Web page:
Barefoot running has gained steam in the past few years. Brands have slowly began to put some crazy research into minimalist shoes and their advantages over conventional running shoes. I have jumped on the bandwagon to see what it was all about.
My weapon of choice was the Saucony Hattori. A super light shoe, only weighting in at about 4.4 ounces (male size 9) it is one of the lightest runners out on the market today. They do fit like a sock and because of this, on my first run in them I decided to go barefoot in them. Felt great for the first 2 miles, but after I developed a blister at the junction between my heel bone and achilles tendon. This was caused by the lining of the shoe. I had to take the shoes off and readjust and eventually had to stop my run. In short, the fix was to wear thin socks and tighten the heel lock velcro feature on the back. As of late I have been able to wear the shoe without socks without experiencing any blistering simply by tightening the heel lock velcro very snugly.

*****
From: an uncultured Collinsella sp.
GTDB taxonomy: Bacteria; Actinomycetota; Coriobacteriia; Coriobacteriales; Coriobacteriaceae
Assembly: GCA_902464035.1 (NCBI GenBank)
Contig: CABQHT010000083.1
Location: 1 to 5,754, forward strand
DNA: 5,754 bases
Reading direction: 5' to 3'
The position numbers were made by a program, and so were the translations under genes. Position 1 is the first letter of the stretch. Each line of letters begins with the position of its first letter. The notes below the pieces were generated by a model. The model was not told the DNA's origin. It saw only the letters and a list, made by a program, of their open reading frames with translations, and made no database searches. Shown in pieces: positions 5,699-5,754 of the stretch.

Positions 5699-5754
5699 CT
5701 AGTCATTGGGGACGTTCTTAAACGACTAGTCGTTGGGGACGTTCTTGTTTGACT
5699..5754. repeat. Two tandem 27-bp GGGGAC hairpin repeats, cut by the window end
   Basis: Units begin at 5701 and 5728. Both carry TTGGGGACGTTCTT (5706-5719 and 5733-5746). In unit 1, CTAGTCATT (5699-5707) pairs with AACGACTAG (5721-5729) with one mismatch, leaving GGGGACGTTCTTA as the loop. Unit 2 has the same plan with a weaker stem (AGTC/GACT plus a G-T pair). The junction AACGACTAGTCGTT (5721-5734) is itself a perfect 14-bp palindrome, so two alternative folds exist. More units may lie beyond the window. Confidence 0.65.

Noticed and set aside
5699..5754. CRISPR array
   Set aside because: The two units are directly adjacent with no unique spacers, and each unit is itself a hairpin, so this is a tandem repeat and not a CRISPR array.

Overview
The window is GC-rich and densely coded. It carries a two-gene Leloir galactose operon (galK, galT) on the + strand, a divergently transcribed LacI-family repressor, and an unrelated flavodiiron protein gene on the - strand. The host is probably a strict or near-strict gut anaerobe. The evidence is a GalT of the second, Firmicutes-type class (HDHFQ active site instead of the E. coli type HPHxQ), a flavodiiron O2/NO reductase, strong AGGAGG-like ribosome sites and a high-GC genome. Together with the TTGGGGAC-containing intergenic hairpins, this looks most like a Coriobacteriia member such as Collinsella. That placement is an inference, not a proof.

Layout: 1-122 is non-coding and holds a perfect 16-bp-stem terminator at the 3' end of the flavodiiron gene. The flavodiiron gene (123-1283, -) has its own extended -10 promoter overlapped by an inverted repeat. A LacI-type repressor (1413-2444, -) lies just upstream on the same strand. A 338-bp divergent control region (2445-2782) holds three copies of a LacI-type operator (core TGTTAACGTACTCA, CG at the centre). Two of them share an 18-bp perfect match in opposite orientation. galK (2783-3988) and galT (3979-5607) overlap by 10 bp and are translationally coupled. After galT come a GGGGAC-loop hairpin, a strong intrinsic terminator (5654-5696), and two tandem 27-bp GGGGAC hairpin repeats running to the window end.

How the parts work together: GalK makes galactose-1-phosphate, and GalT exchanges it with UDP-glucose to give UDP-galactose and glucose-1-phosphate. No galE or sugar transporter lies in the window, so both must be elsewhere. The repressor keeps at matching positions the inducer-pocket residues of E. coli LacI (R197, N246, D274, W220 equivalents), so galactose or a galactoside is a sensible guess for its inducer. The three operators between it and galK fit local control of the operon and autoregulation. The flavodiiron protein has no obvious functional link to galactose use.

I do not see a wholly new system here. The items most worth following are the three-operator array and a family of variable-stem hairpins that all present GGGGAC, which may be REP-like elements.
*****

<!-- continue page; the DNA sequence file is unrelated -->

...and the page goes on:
Since I have had luck with running barefoot in the Hattori, I decided to try the barefoot approach with my more conventional,.heavy cushioning Nimbus 12. Again, it felt okay for the first few miles. I felt kind of off once I tried the shoe on. I don’t know, it felt like my feet were kind of slipping even when I was walking to my run’s start point. I guess I should have taken that as a warning because after the 4.5 mile mark, I started to feel blisters forming on my insteps bilaterally. I completed my 10K run and when I took off my shoe I did indeed have small blisters on both insteps.
I am confident that this will be fixed with wearing socks.
I realize that blisters are an injury, but I kind of felt that it was part of my initiation as a runner. Kind of a morbid thought, I know.
In the next few weeks I hope to increase my long run to about 10 miles. The 6.2 mile distance has been good so far and I feel like I can do more. Wish me luck.
Onward and Upward!